Apple, Google, and Sony are all playing a part in helping a new MLB season start tomorrow. Two Major League Baseball games are taking place on the opening night, and the experience will be rather different than usual.

Most notably, MLB games will take place in empty stadiums – which is one of two areas where iPads come into the picture …

CNBC reports that MLB will replicate the roar of the missing crowds in order to help the atmosphere. Most of that work is being done by Sony.

Ballparks will have 12 4K cameras and feature Sony’s Hawk-Eye tracking system, which MLB said will help it better track player positioning and movement and “everything that is happening on the field, with no blind spots,” according to Gaedtke.

Sony, which renewed its deal with MLB last December, will also provide teams artificial crowd noise. Clubs are required to use some form of fake sounds designed to emulate regular contests with spectators, since games will be held in empty stadiums.

Sony has made available 75 samples of crowd sounds from its MLB video game.

But selecting and playing the samples, to match the crowd noise to the action, will be done with iPads.

The league will provide teams with an iPad filled with the samples that will be controlled by an audio technician during games.

Fans will also be able to use the MLB app to clap, cheer, and boo from home, and have that supplement the samples played in the stadiums.

iPads are also being used to provide live and recorded video feeds to coaches and other staff.

As part of the league’s Covid-19 health and safety protocols, MLB said it would ban traditional video stations shared throughout clubhouses. The league took advantage of its 2016 partnership with Apple to expand the dugout iPad program. It will now distribute 15 iPads to each team for players and staff to dissect performances and additional team content like scouting reports.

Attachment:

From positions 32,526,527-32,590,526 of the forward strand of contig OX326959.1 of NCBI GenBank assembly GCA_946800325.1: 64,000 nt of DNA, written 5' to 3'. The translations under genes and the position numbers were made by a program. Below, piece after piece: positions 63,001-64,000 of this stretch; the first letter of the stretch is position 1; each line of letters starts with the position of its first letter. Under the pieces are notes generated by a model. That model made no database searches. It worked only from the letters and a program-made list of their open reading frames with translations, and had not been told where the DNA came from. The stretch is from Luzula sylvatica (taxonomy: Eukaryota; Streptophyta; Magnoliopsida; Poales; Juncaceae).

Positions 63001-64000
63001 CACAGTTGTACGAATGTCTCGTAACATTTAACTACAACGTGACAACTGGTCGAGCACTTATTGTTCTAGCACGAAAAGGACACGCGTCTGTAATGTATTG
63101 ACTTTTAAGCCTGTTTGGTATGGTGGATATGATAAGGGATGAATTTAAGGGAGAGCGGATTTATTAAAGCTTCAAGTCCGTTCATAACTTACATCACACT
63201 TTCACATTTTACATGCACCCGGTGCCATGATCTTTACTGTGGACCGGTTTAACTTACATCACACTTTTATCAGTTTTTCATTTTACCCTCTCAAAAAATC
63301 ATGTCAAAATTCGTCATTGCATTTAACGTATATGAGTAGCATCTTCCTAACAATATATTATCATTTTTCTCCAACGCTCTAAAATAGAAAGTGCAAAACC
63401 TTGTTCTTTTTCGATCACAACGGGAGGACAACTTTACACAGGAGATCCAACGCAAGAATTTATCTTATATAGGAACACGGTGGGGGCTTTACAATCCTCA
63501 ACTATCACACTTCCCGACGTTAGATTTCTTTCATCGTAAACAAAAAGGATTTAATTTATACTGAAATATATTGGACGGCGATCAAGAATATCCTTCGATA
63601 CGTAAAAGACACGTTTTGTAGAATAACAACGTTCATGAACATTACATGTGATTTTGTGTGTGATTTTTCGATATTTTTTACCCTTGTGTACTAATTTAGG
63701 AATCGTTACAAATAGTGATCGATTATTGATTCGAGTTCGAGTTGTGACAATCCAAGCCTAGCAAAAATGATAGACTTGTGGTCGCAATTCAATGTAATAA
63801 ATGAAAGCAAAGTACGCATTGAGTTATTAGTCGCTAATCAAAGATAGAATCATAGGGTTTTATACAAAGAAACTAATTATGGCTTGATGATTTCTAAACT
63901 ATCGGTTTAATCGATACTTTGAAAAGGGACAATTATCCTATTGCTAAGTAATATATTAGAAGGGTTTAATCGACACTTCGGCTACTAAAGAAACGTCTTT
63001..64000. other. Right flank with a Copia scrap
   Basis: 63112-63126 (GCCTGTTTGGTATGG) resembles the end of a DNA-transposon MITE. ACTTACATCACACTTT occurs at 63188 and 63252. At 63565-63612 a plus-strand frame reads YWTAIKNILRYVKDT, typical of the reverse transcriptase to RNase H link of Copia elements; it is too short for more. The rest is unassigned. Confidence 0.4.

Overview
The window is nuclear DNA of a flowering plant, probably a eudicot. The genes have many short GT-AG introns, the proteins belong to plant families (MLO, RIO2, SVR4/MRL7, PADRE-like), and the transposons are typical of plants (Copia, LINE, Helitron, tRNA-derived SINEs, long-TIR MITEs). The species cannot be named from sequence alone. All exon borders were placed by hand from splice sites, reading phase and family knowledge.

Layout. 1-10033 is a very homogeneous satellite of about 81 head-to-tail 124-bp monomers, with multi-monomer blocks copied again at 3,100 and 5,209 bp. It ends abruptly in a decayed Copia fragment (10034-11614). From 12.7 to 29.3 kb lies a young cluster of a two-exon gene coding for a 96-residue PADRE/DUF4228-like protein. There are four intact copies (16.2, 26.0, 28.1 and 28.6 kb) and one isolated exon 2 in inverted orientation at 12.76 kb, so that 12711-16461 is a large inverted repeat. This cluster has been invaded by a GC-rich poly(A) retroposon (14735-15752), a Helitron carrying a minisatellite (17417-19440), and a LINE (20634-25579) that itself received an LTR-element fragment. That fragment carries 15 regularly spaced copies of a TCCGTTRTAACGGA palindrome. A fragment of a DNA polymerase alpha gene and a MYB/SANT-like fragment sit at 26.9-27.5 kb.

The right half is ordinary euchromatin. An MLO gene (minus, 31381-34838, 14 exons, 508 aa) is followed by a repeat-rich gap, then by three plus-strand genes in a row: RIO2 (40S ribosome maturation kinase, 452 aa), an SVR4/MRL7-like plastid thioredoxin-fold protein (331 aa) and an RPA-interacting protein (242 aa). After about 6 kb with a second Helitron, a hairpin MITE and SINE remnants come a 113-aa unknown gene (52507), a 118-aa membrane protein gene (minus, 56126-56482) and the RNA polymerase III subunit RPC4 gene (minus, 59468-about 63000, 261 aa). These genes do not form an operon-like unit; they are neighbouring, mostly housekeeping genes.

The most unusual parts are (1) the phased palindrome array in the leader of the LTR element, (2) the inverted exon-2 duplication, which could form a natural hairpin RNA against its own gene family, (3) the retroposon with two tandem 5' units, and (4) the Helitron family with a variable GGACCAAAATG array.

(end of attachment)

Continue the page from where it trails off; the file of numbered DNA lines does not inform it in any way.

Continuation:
One of the ways that footage will be used is in deciding whether or not to challenge umpire calls based on instant replays. MLB stadiums have been fitted with additional 4K cameras to assist.

The league placed 4K cameras to overlook fields. The cameras are generally used to look at a base runner’s placement and “other wide-angle things that may not be available during the broadcast,” Marinak said.

MLB said the tech upgrades will help get footage to umpires faster to cut down on the time spent reviewing plays. It will also help the team to decide whether or not to challenge a call.

Google will be providing the MLB season with cloud services and machine learning to help with stats tracking and analysis.

With its Statcast 3D platform powered by Google, MLB said broadcasts can re-create game footage in a variety of virtual perspectives. Concepts like displaying a player’s home run trails, pitching angles from a catcher and umpire’s perspective and how play is affected by weather conditions will now be available for national and regional broadcast partners.

The first game will see defending World Series champion Washington Nationals play the New York Yankees at 7 pm ET, followed by the Los Angeles Dodgers against the San Francisco Giants at 10 pm ET.

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Ben Lovejoy

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